The role of sexuality in Victorian society applied to A. S. Byatts Essay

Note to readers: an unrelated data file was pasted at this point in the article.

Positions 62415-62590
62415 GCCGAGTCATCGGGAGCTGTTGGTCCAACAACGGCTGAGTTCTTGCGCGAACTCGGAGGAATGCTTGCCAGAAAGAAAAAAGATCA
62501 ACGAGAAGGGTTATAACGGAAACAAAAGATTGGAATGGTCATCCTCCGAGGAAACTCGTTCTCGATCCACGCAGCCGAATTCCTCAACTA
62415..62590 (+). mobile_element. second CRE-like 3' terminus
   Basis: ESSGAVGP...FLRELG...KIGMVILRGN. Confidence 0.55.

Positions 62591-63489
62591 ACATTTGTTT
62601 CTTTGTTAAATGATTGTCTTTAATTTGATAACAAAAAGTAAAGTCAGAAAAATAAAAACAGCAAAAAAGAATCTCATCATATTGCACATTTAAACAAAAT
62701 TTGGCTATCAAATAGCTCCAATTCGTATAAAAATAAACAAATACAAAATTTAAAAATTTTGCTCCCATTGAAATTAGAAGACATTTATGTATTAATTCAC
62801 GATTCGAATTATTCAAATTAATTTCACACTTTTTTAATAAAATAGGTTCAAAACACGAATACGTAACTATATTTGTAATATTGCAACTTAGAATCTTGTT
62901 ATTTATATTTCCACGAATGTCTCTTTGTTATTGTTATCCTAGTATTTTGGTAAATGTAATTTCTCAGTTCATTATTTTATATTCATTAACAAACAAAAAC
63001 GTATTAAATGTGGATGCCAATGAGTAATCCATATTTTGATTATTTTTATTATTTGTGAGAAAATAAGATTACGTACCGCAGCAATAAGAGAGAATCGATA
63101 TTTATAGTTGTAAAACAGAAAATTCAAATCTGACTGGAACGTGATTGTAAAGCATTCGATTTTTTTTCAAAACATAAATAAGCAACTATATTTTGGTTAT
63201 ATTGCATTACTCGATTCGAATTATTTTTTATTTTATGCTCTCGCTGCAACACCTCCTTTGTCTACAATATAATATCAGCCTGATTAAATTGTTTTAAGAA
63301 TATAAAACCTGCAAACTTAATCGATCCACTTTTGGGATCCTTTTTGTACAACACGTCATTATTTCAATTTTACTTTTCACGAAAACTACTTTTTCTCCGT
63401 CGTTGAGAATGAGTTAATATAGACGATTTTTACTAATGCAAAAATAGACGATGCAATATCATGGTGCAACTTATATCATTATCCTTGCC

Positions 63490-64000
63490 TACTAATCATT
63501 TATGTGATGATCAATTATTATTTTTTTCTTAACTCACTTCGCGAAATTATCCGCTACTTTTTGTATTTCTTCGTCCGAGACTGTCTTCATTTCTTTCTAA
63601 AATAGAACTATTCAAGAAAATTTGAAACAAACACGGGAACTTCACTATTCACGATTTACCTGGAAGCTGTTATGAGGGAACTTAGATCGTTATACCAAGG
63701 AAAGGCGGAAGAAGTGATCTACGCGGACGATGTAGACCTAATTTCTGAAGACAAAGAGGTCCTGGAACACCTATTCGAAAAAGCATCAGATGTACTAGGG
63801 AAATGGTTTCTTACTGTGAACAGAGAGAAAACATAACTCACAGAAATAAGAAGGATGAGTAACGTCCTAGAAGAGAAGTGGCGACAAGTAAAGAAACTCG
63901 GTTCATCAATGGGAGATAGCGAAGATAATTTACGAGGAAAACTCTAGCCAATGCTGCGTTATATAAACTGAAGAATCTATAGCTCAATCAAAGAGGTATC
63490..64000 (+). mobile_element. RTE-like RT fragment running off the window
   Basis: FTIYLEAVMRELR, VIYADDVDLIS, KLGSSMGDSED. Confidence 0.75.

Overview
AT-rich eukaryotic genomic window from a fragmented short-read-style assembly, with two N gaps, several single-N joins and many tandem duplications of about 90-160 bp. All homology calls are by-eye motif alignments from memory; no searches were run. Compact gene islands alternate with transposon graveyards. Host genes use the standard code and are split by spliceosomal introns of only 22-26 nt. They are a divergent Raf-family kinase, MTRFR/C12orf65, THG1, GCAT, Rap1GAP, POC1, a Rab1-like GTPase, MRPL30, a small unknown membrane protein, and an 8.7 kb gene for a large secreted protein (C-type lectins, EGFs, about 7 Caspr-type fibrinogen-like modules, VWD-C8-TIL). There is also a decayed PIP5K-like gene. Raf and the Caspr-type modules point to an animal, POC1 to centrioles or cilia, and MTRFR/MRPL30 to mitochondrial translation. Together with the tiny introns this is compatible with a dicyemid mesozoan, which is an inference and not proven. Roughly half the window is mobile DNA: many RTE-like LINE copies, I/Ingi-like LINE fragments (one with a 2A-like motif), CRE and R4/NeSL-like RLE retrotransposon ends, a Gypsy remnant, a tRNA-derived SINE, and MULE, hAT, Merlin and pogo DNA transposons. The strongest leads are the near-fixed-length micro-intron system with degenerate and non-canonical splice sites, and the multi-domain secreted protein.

The role of sexuality in Victorian society applied to A. S. Byatts Possession - Essay Example Byatt’s novel Possession. Although the novel tells a fictional tale of two literary scholars tracking down evidence of a love affair between two Victorian era poets, episodes dedicated to the poets themselves reveal a great deal of information regarding the way of life of women during this period in history. Unlike much of the non-fiction articles that have been written about life in Victorian England and elsewhere, Byatt’s novel provides a glimpse of several different women during this period that held quite opposing views regarding their individual sexualities. By tracing through the novel Possession and comparing it with non-fictional accounts of this period and critical evaluation, one can begin to gain a sense of how women had been severely restricted in their options in Victorian society as well as how they rebelled or worked within it to achieve their own sense of sexuality. There are three principle female characters involved in the Victorian portion of the novel, each with her own strengths and weaknesses demonstrating how she has both conformed to and resisted the definitions placed upon her by the strict nature of Victorian England. Christabel LaMotte is a scholar and minor poetess who is the object of Randolph Henry Ash’s fascinated attention. Blanche Glover is the companion of Christabel, sharing her home and dream of independence but not able to retrieve the same sense of fulfillment as she does not receive recognition for her actions. A fourth woman, Sabine Kercoz, Christabel’s younger cousin, adds her own perspective regarding female sexuality during the Victorian age from the unique oblique of the French countryside.